Students record, preserve stories of Island community

Update: The Mercer Island Sound Portrait project has been completed and interviews have been compiled on the Mercer Island School District's Web site. Visit the District's Web site featuring interviews.

Learning about someone’s home can be done through books and pictures, but hearing personal stories from relatives and friends about what life was like during a bygone era can be much more powerful. Drawing from the inspiration of the National Public Radio’s StoryCorps project, which captures individual stories through personal interviews, the Mercer Island School District is offering members of the community the same chance to preserve stories, remembrances and personal histories later this month through the Sound Portrait project.

The project is the brainchild of Nathan Friend, the radio broadcasting teacher at Mercer Island High School, Sarah Olson and Julie Hovind, both teachers on special assignments with the district’s technology department.

Friend said he wanted to find a way to bring this type of project to the Island in order to let people gather and capture stories.

“The whole point of StoryCorps is to kind of piece together the idea of community and stories. This being an Island really lends itself to the idea of building community through these kinds of conversations,” said Friend.

On Nov. 12, 16-19 and 23-24, members of the community, students, parents and others can stop by Mercer Island High School between 4 and 8 p.m. to participate.

“It’s the first time we’ve tried to do something like this, so we’re not sure what the turnout will be, but we’re anticipating it will take 25 minutes. StoryCorps has a great list of questions so people can come in with essentially nothing and, at the end of it, we will have a digitally recorded interview,” said Olson. Once interviews are completed, they will be posted to a specific Mercer Island Web site, which will be accessible through the district’s main page. Olson also pointed out that no specific connection to the school is required to take part, but students and their families are encouraged to take part as well.

Currently, a couple of classes at the elementary school level have done their own projects similar to this, when the class has chosen a community member, invited them in and done a class interview that Hovind records.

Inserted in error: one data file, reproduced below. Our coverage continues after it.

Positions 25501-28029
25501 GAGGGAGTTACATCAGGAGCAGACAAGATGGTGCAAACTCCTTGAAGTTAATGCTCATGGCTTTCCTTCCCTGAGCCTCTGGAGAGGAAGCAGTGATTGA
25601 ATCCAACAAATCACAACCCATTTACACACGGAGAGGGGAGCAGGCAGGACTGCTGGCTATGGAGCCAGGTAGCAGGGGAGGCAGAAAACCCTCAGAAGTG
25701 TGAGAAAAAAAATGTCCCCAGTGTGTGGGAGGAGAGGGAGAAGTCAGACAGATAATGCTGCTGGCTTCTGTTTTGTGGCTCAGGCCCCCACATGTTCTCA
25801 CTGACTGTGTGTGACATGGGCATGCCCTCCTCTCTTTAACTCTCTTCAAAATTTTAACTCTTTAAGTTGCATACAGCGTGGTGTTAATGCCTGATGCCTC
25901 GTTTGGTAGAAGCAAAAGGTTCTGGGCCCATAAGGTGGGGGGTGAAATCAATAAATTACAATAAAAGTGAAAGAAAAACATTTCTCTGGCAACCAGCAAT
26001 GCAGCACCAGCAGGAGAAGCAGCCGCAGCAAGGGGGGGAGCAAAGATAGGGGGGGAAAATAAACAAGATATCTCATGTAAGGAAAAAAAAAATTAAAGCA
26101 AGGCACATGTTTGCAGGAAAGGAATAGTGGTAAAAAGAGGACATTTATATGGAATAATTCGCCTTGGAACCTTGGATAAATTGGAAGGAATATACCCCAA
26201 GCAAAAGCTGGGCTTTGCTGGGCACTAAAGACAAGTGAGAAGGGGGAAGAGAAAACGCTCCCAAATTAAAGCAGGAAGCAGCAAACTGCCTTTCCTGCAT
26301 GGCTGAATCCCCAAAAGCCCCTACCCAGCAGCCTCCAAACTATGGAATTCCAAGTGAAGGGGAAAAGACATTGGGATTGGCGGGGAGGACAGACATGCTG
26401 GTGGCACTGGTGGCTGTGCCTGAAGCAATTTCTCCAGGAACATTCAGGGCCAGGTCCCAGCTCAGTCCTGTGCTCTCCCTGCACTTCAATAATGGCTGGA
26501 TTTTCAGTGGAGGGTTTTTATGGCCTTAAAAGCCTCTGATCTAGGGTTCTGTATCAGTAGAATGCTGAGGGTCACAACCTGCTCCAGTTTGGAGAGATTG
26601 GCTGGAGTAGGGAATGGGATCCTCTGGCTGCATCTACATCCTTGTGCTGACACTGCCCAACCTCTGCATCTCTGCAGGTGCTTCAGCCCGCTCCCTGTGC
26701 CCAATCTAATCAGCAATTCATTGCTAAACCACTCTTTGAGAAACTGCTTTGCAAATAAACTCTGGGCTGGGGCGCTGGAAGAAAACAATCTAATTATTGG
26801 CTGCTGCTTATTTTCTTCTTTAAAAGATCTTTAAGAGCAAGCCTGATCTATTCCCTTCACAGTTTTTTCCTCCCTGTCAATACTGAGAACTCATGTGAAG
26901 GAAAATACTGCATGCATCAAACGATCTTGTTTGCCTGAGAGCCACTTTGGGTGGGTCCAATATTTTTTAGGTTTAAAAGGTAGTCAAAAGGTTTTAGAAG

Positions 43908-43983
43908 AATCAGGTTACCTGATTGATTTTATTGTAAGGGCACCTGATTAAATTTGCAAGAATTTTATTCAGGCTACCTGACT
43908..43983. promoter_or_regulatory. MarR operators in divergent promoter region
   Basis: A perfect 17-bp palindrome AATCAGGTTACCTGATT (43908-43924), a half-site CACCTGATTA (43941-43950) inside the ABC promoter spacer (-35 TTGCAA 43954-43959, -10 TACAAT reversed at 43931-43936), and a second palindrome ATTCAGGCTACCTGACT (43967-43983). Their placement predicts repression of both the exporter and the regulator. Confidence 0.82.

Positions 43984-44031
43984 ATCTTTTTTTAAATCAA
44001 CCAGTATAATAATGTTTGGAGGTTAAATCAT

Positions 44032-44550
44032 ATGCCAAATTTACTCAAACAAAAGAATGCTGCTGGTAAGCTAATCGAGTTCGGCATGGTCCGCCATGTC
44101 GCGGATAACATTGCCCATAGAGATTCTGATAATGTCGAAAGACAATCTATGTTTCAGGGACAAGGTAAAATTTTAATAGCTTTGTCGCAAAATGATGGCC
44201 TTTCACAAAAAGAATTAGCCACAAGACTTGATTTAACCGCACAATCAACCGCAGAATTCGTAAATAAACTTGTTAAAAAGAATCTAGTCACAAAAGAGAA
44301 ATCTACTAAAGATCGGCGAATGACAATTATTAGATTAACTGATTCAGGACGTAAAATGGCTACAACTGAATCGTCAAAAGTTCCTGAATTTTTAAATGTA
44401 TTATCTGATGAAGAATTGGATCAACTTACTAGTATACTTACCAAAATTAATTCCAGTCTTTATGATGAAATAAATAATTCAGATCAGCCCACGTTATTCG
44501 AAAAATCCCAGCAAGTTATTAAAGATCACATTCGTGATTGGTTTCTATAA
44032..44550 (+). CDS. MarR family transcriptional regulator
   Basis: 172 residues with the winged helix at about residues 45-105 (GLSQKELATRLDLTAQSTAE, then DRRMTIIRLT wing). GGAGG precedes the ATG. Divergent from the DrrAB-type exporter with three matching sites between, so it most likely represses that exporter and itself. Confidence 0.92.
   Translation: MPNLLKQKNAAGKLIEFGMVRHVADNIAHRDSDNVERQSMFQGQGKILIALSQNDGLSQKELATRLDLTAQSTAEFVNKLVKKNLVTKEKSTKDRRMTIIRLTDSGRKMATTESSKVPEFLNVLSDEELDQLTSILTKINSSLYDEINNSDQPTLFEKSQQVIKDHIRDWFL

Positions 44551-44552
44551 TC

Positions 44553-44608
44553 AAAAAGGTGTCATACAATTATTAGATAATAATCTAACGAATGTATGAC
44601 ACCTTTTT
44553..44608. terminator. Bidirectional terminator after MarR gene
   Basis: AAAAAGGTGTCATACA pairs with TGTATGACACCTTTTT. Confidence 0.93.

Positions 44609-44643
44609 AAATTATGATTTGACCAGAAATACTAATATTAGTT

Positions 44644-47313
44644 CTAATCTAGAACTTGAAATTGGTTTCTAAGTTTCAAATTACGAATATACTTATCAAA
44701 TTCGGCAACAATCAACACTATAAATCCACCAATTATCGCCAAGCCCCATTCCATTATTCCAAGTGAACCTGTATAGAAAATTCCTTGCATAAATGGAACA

“I come in one time ahead of the interview and talk about good questions and help them get the questions formatted, and then I assist with the recording,” said Hovind. She said the process, so far, has been extremely exciting and successful.

The effort is being loosely coordinated with the National Day of Listening on Nov. 27, but Olson said teachers will be collecting stories throughout the year as it best fits with their lessons.

Overall, the project has a nice tie to the district’s 2020 vision of helping students thrive in a cognitive, digital and global world.

“This is a bridge between those two [cognitive and digital],” said Friend. “For the digital world, we obviously have that because we’re recording and creating a digital archive of the stories, but then the thought process behind it that gets to that point is, what are good questions to ask? How you do you draw people? How do you think about storytelling, and how do you think about history? It brings together all these different cognitive processes you’re learning in the classroom environment and creates a bridge to the 21st century idea of creating, really, a digital memory.”

For Hovind, the project also brings home the global aspect of sharing.

“I think with global sharing, it doesn’t always mean global; sharing internationally,” she said. “I think sharing globally can be in the community, bringing the stories to our classrooms in this shared environment.”

In many ways, they are drawing out the personalities of the Island and preserving those thoughts and memories forever.

“It’s not just learning about fictional characters in a historic time,” said Olson. “They are learning about the history through the voices of the community.”

Drop-ins at MIHS are welcome on the dates for Sound Portrait, but people are also welcome to call (206) 793-2200 to schedule a time to stop by.

For more information on the StoryCorps project, visit

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